For palliative care for patients with ESLD, the essential components and measurements were explored by this integrative review. This review identified 11 basic components of palliative care for patients with ESLD. Palliative care must take an interdisciplinary approach, and needs should be assessed with patients and their families, followed by further discussion on treatment goals. Palliative care should then be provided based on the assessment results and discussed treatment goals. If needed, consultation with palliative care specialists and hospice referrals should be available. Importantly, advance care planning should be prepared and revised at any time.

Based on our review of evidence, the effectiveness of palliative care has been validated using the ESAS Scale and psychosocial measurements that were modified specifically for patients with ESLD. The effects were identified based on medical records, such as DNR orders, consultation of palliative care, days of hospitalization, and days from palliative care consultation to death. It is expected that this integrative review will contribute to the development and implementation of practical palliative care programs for patients with ESLD and that such programs will align with the healthcare system and culture of each country, thereby ultimately improving the lives of liver disease patients and their families.


Baumann A. J., Wheeler D. S., James M., Turner R., Siegel A., Navarro V. J. (2015). Benefit of early palliative care intervention in end-stage liver disease patients awaiting liver transplantation. Journal of Pain and Symptom Management, 50(6), 882–886.
Bostwick D., Wolf S., Samsa G., Bull J., Taylor D. H. Jr., Johnson K. S., Kamal A. H. (2017). Comparing the palliative care needs of those with cancer to those with common non-cancer serious illness. Journal of Pain and Symptom Management, 53(6), 1079–1084.e1.
Boyd K., Kimbell B., Murray S., Iredale J. (2015). A “good death” with irreversible liver disease: Talking with patients and families about deteriorating health and dying. Clinical Liver Disease, 6(1), 15–18.
Boyles C. M., Bailey P. H., Mossey S. (2008). Representations of disability in nursing and healthcare literature: An integrative review. Journal of Advanced Nursing, 62(4), 428–437.
Cagle J. G., Bunting M., Kelemen A., Lee J., Terry D., Harris R. (2017). Psychosocial needs and interventions for heart failure patients and families receiving palliative care support: A systematic review. Heart Failure Reviews, 22(5), 565–580.
Centers for Disease Control and Prevention. (2018). National Center for Health Statistics. Retrieved from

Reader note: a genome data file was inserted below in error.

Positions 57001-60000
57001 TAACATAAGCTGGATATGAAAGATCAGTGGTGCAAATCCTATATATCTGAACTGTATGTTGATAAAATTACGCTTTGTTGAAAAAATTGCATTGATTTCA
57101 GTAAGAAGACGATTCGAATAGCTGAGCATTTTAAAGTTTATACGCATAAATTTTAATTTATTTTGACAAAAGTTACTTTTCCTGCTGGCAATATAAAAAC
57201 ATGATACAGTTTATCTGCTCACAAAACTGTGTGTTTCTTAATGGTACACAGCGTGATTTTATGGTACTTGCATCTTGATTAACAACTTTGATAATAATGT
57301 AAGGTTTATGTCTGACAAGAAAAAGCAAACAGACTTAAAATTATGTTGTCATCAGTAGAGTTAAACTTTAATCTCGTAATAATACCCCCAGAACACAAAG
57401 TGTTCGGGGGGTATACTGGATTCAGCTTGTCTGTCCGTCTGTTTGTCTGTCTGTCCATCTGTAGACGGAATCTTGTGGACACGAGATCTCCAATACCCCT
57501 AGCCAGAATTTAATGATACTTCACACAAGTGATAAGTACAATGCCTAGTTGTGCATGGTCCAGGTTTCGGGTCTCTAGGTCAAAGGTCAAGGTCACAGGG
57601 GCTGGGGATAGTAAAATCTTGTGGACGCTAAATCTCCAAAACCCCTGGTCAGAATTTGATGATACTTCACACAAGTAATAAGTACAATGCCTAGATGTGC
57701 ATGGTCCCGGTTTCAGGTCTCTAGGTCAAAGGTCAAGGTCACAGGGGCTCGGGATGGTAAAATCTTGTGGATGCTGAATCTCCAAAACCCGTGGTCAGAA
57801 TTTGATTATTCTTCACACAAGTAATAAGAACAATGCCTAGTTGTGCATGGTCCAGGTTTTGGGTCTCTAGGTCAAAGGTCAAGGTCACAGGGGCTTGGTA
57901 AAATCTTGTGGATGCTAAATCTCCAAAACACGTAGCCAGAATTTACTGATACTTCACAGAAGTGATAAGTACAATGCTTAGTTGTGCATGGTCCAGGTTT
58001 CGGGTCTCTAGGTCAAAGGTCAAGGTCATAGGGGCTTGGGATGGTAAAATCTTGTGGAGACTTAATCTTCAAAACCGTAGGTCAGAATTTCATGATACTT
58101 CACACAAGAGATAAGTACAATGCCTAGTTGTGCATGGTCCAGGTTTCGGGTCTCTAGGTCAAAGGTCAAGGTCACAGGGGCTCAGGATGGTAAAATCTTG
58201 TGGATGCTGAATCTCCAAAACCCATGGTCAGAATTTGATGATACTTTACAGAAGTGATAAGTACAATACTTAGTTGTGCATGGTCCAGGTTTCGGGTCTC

Cox-North P., Doorenbos A., Shannon S. E., Scott J., Curtis J. R. (2013). The transition to end-of-life care in e-stage liver disease. Journal of Hospice and Palliative Nursing, 15(4), 209–215.
Fahlberg B. (2016). My patient needs palliative care: Now what? Nursing, 46(11), 14–16.
    Hansen L., Leo M. C., Chang M. F., Zaman A., Naugler W., Schwartz J. (2015). Symptom distress in patients with end-stage liver disease toward the end of life. Gastroenterology Nursing, 38(3), 201–210.
    Hansen L., Lyons K. S., Dieckmann N. F., Chang M. F., Hiatt S., Solanki E., Lee C. S. (2017). Background and design of the symptom burden in end-stage liver disease patient-caregiver dyad study. Research in Nursing & Health, 40(5), 398–413.
    Hansen L., Press N., Rosenkranz S. J., Baggs J. G., Kendall J., Kerber A., Chesnutt M. S. (2012). Life-sustaining treatment decisions in the ICU for patients with ESLD: A prospective investigation. Research in Nursing & Health, 35(5), 518–532.
    Hospice and Palliative Nurses Association. (2005). Compendium of treatment of end stage non-cancer diagnoses: hepatic. Dubuque, IA: Kendall/Hunt Pub.
    Kathpalia P., Smith A., Lai J. C. (2016). Underutilization of palliative care services in the liver transplant population. World Journal of Transplantation, 6(3), 594–598.
    Kavalieratos D., Corbelli J., Zhang D., Dionne-Odom J. N., Ernecoff N. C., Hanmer J., Schenker Y. (2016). Association between palliative care and patient and caregiver outcomes: A systematic review and meta-analysis. JAMA, 316(20), 2104–2114.
    Kavalieratos D., Gelfman L. P., Tycon L. E., Riegel B., Bekelman D. B., Ikejiani D. Z., Arnold R. M. (2017). Palliative care in heart failure: Rationale, evidence, and future priorities. Journal of the American College of Cardiology, 70(15), 1919–1930.
    Kim D. J., Choi M. S. (2017). Life-sustaining treatment and palliative care in patients with liver cirrhosis—legal, ethical, and practical issues. Clinical and Molecular Hepatology, 23(2), 115–122.